[Viewepoint] Fuzzy on truth and falsehoodsGil Jae-kyong was a high-profile confidant of North Korean leader Kim Jong-il, with the title of vice director of Secretariat whose primary task was overseeing Kim’s slush funds. A local wire service’s scoop about Gil fleeing North Korea and seeking asylum in the United States raised a media hoopla at home and abroad seven years ago.
A few days later, the JoongAng Ilbo released a photo of Gil’s tombstone in North Korea’s cemetery for patriots. A single photo quelled a media storm of unsubstantiated rumors.
Daniel Seon-Woong Lee, better known by his stage name Tablo, has been touted as a modern Renaissance man. He completed a bachelor’s degree as well as a master’s degree in English and creative writing at Stanford University in just three and a half years, and published a short story collection that became a best seller in Korea. He writes lyrics and produces almost all of the songs for his hip-hop group, Epik High.
But Tablo’s extraordinary profile made him an easy prey for controversy-seeking Internet predators. Bloggers accused him of lying about his academic background and called him a hypocrite for having joint Korean and Canadian nationality.
The Korea JoongAng Daily published his academic transcript from Stanford in June, and then a documentary film crew accompanied him to Stanford and interviewed his professors and even the cafeteria staff. The mainstream media helped to end the surreal showdown between the singer and his Internet attackers.
Newsweek recently ran a feature story on what has been killed by Internet technology. Among them are the 9-to-5 work concept, video/DVD rental shops, mental concentration, civility, CDs, the telephone book and letter writing. Privacy and factual accuracy have also been mauled. On the Web, hearsay spreads faster than facts.
A blogger wrote on his Web page that North Korea shelled Yeonpyeong Island in response to South Korea’s firing into its waters, and that we should thank the North for firing incendiary shells rather than explosive ones, which could have wiped out the island. The prosecution sought an arrest warrant for the man for spreading false statements, but the court rejected it, saying the comments had not done any real damage.
The same man is under trial for claiming that the Cheonan naval ship sank after colliding with an American submarine. Members of the prosecution recommended stronger action, saying the man was misleading the public and spreading false statements without remorse. The lawyers appear to have more sense than the judge.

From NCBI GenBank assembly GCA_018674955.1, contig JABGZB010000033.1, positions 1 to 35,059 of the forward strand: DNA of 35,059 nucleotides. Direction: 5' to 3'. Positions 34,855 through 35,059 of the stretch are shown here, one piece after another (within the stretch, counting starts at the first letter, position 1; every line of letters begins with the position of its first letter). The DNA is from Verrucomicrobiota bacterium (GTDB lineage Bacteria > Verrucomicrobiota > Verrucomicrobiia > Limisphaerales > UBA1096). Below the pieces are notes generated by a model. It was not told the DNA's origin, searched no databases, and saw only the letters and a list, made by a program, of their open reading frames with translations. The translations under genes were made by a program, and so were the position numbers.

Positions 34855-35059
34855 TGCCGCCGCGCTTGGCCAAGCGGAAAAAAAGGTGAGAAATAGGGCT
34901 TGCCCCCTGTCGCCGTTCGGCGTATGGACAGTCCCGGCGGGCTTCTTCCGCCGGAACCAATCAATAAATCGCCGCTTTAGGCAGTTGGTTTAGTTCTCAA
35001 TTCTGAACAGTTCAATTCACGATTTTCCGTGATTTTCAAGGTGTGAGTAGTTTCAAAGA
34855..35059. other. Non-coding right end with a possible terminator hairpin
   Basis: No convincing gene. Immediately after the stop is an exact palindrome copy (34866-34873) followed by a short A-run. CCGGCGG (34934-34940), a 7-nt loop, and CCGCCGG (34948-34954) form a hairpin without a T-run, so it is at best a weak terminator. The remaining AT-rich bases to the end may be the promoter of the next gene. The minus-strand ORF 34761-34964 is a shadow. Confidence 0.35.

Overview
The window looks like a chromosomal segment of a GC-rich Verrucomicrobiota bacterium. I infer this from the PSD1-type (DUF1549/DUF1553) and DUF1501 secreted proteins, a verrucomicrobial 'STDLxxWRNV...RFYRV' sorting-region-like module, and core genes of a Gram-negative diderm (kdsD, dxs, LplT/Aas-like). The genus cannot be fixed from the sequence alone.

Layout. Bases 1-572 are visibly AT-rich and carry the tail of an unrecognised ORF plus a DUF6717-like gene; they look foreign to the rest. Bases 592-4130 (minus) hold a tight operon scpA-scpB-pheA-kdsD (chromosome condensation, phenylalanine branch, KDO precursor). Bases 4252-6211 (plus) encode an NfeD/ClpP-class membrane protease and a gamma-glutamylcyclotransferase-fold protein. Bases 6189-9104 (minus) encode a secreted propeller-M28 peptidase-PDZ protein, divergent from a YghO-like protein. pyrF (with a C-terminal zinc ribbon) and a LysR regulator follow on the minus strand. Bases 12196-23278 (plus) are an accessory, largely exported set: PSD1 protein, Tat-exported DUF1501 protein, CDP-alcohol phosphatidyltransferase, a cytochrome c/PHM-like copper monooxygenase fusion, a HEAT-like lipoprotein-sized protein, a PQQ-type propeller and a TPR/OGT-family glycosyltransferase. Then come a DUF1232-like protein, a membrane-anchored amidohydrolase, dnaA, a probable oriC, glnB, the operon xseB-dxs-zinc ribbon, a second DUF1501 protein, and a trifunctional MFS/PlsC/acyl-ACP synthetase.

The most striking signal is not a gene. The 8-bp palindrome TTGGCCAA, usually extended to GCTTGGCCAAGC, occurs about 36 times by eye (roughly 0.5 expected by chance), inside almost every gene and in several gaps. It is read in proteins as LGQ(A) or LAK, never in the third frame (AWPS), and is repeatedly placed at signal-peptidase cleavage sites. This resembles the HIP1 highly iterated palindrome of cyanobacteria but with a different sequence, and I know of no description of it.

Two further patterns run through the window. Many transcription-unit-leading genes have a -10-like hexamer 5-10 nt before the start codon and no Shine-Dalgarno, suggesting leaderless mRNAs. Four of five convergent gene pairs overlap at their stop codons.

The press must draw a line between fact and false reports, and courts between what is true and what is false. The tidal wave of conspiracy theories since the sinking of the Cheonan has aggravated our ideological divide and the polarization of public opinion.
This is as hazardous to our society as a physical barrage. The judge is blind to the fact that Internet guerilla warfare is rapidly eating away at the bedrock of truth in our society.
In a rare mutiny, Catholic priests are calling for the Archbishop of Seoul to resign, accusing him for distorting their beliefs. In a press conference, the left-wing Catholic Priests’ Association for Justice argued that Cardinal Nicholas Cheong Jin-suk misrepresented the views of bishops on the government’s four-rivers restoration project and reiterated that they are opposed to the plan.
A group of retired priests also demanded an apology from the cardinal for his comment that bishops are simply concerned about the environmental risks and not the project itself.
A JoongAng Ilbo reporter who sat next to the cardinal during the interview reported the cardinal’s exact words.
He didn’t say that he approved or disapproved of the project. “God has told man to take care of the earth,” he said. “That means to develop and not destruct. Natural destruction is not the will of God. The river project itself is neither good nor evil.”
He finished his neutral comments on a mysterious note. “Man sees what he wants to see and hears what he wants to hear.”
The truth has no place in society if its members hold fast to ideological polarities. A society that’s fuzzy on what is true and false is unhealthy. If Internet hearsay has authority over facts, and courts and churches fail to discern between right and wrong, the common people will lose hope and fall astray.
*The writer is head of the Gyeonggi Culture Foundation and former president of the JoongAng Ilbo.
By Kwon Young-bin